JACUMBA, Calif. (AP) — A Toyota executive said Thursday the company is "mystified" by a report that a California man's Prius gas pedal became stuck and caused the car to speed out of control on a California freeway.
James Sikes quickly became the face of the Toyota gas pedal scandal after he called 911 to report losing control of his Prius on Monday. His car reached nerve-rattling speeds of 94 mph before an officer helped bring it to a stop.
Federal investigators are looking into the incident, and Toyota officials said they have talked extensively to Sikes.
A law firm representing Sikes said Thursday he has no plans to sue Toyota over the ordeal. A phone message left for the firm seeking additional comment wasn't immediately returned.
Don Esmond, senior vice president of automotive operations for Toyota Motor Sales, said all Priuses are equipped with a computer system that cuts power to the wheels if the brake and gas pedals are depressed at the same time — something Sikes was doing.
"It's tough for us to say if we're skeptical. I'm mystified in how it could happen with the brake override system," he said.
He attributed the bulk of problematic Toyota acceleration reports to faulty floor mats that trap the gas pedal.
The harrowing story served as yet another embarrassment for Toyota as it fends off intense public backlash over safety issues.
Toyota has recalled some 8.5 million vehicles worldwide — more than 6 million in the United States — because of acceleration problems in multiple models and braking issues in the Prius. Regulators have linked 52 deaths to crashes allegedly caused by accelerator problems.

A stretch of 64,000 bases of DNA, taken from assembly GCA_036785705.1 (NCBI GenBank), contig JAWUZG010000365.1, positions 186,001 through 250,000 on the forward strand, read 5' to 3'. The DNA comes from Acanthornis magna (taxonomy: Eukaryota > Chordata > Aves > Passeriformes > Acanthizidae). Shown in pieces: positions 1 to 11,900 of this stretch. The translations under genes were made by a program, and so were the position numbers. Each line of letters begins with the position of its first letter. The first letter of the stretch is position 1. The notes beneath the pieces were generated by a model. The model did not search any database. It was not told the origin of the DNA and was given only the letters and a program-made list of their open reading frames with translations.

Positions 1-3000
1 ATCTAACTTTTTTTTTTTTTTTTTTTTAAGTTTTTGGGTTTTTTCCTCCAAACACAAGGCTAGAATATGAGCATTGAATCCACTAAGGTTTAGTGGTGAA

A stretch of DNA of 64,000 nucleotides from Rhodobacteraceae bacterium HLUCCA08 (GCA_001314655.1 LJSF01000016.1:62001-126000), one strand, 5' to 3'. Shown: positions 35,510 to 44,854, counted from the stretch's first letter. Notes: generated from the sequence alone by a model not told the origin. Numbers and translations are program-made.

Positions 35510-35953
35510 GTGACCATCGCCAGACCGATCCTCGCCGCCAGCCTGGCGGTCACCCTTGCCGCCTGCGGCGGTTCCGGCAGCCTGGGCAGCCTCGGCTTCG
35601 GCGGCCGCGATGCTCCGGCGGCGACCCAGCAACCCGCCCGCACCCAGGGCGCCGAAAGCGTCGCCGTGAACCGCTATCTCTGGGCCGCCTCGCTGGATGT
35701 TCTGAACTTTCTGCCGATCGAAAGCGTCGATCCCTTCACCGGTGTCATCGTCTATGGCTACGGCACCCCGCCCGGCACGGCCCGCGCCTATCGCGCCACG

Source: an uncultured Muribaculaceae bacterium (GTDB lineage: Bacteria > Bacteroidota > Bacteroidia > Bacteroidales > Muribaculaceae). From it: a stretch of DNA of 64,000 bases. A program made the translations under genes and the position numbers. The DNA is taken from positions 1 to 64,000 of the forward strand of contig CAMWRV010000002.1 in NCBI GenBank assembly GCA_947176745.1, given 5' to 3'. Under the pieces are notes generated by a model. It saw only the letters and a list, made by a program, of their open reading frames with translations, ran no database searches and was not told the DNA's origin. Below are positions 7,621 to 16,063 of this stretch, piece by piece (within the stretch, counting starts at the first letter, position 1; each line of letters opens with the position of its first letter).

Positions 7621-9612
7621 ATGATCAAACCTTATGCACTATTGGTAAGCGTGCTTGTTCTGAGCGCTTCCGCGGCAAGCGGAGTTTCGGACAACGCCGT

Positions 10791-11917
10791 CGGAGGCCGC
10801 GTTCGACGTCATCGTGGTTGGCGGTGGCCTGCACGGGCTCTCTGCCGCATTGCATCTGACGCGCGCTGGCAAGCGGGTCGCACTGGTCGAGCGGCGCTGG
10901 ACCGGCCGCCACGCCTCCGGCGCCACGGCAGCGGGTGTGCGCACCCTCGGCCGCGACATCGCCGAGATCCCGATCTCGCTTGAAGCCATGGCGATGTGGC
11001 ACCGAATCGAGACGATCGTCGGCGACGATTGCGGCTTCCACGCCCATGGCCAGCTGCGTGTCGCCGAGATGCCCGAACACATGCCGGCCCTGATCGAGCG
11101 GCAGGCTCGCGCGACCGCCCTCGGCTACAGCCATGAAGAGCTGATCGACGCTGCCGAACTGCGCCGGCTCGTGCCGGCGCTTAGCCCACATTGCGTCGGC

The dramatic ordeal unfolded Monday as Sikes drove his blue 2008 Prius along a freeway near San Diego.
He called 911 and reported that his gas pedal had become stuck, and spoke to dispatchers in two calls that spanned 23 minutes. The 911 dispatcher repeatedly told Sikes to throw the car into neutral and turn off the ignition. Sikes often didn't respond to her instructions, but he later said he had put down the phone to keep both hands on the wheel.
A California Highway Patrol officer eventually pulled alongside the car and told Sikes over a loudspeaker to push the brake pedal to the floor and apply the emergency brake.
The patrol said the braking coincided with a steep incline on the freeway that helped slow the car to 50 mph — at which point Sikes shut off the engine.
When asked why he didn't simply put the car in neutral, Sikes responded: "You had to be there. I might go into reverse. I didn't know if the car would flip. I had no idea how it would react."
Sikes spoke in calm, measured tones on the emergency call, and later said he was "embarrassed" by the incident.
"I'm just embarrassed about that," he said. "You have to be there. That's all I can say."
Meanwhile, the National Highway Traffic Safety Administration is dispatching experts to a New York City suburb to look over a wrecked Toyota Prius whose driver said it accelerated on its own into a stone wall.
The 2005 Prius was being driven Monday by a 56-year-old woman who told police it sped up on its own as she was easing out of her employer's driveway.
Krisher contributed from Troy, Mich. Associated Press Writer Greg Risling also contributed to this report from Los Angeles.
Copyright 2010 The Associated Press.